A leg band can help to identify a lost bird. Courtesy Jennifer Weryzynski, New Jersy
In America, John James Audubon tied silver cords to the legs of a clutch of Eastern phoebes in 1803 near Philadelphia. He identified the birds when they returned to that area the following year.
Hans Christian Mortesen, a schoolteacher from Denmark, received credit for working out the first system for bird banding. He began in 1899 with 165 young starlings that were banded with numbered bands that contained his address. Mortesen hoped that if the birds were found, he would be contacted and the bands — or rings as they are called in Europe — would be returned to him. The experiment was a great success, and it attracted other countries to follow suit after Mortesen published his results.
In 1902, Paul Barish, an aide at the National Museum, started the first scientific banding system in North America. He banded about 100 black-crowned night herons around Washington, D.C. Their bands simply stated “Return to Smithsonian Institution.” One of his banded night-herons was found dead in Cuba two years later, a record for a banded bird at that time.
The North American who really got banding going in the United States and Canada was Jack Miner. He established a waterfowl sanctuary near Kingsville, Ontario, Canada. Between 1909 and 1930, he banded 20,000 Canadian geese. Hunters returned many of the bands.
As more North Americans became involved in banding, they realized the need for a central information center. In 1911, the American Bird Banding Association began collecting data. By 1920, it had grown too large to be coordinated by a private group and was taken over by the U.S. Geological Survey, where it remains today.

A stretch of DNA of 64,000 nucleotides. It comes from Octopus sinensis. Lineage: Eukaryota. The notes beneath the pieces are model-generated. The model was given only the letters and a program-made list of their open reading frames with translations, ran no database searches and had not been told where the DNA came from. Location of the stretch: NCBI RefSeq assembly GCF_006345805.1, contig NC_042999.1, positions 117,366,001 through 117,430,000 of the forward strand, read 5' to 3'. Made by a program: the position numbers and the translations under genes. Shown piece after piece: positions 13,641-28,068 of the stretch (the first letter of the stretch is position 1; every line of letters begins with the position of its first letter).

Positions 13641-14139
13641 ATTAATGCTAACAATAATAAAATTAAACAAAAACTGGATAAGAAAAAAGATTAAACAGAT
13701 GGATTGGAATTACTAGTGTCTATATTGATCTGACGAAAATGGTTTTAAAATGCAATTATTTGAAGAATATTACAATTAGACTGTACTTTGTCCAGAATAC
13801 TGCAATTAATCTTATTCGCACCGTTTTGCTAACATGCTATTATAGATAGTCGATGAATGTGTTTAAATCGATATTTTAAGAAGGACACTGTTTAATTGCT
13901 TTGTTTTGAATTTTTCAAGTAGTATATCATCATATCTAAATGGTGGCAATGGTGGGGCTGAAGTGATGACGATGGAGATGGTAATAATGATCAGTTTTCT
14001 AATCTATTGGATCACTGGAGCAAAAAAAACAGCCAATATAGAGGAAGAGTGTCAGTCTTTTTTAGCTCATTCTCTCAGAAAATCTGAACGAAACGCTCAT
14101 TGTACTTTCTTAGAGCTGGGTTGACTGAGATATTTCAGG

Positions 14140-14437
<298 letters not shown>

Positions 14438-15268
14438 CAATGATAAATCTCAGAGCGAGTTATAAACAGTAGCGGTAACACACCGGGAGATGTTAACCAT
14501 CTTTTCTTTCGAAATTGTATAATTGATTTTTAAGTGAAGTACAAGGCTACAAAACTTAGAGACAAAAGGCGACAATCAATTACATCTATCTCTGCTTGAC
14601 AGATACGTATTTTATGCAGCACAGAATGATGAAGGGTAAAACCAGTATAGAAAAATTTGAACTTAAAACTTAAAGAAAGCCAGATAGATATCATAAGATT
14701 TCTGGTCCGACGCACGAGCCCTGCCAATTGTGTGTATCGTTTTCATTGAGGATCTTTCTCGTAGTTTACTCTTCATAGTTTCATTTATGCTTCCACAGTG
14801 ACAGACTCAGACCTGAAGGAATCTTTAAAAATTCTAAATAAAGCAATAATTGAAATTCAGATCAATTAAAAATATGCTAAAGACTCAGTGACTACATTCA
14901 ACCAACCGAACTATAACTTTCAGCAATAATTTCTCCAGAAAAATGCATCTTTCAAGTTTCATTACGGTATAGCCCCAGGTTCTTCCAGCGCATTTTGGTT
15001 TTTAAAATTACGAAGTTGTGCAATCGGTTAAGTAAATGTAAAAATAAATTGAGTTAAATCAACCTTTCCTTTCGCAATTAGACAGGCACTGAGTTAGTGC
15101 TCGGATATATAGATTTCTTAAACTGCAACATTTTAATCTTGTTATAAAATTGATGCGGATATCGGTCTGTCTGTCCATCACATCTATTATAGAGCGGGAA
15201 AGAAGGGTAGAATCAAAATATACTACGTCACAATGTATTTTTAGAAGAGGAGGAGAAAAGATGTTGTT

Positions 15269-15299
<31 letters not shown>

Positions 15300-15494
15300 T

Parrot Leg Bands
You might think, “Fine, but what does this have to do with the band on the leg of my pet Amazon parrot?” While the banding of wild birds enables scientists to ID an individual bird and, in many cases, tell where the bird originated, the band on your pet bird might enable you to do the likewise.
Decoding The Leg Band
Find out how to read the information on your bird's leg band. Click Here>>
All parrots imported into the United States prior to the Wild Bird Conservation Act, which pretty much closed the country to the importation of parrots, received bands while they were in a USDA-approved quarantine station. These stainless-steel bands were usually round in section. It required special tools to affix the bands to the birds’ legs. If you own a bird with such a band, it indicates that it was imported into the U.S. rather than captive-bred here. Most captive-bred parrots have closed bands, usually made of aluminum, but sometimes stainless steel — especially for larger species with stronger beaks.
We need to look at why we began banding imported birds in the first place. In the early 1900s, there were no restrictions on importing birds into the United States. Then the pandemic psittacosis swept the country in 1929, and it was blamed on wild-caught parrots imported for the Christmas pet trade. Importation stopped and didn’t resume until 1967, with a limited ban in place. That was removed in 1973. Parrots, by the way, are the only birds required to be banded in quarantine. Some states require all incoming birds to have a closed band. How well this is enforced is anyone’s guess, as that would require an inspector at the airport to monitor shipments.
After the psittacosis pandemic of 1929, California, Colorado and Connecticut passed laws requiring that all parakeets (budgies) in their states be closed-banded. Budgie breeders registered with the state and issued coded leg bands to be placed on the hatchlings. The breeder’s ID code, the year and an ID number for the bird appeared on each band.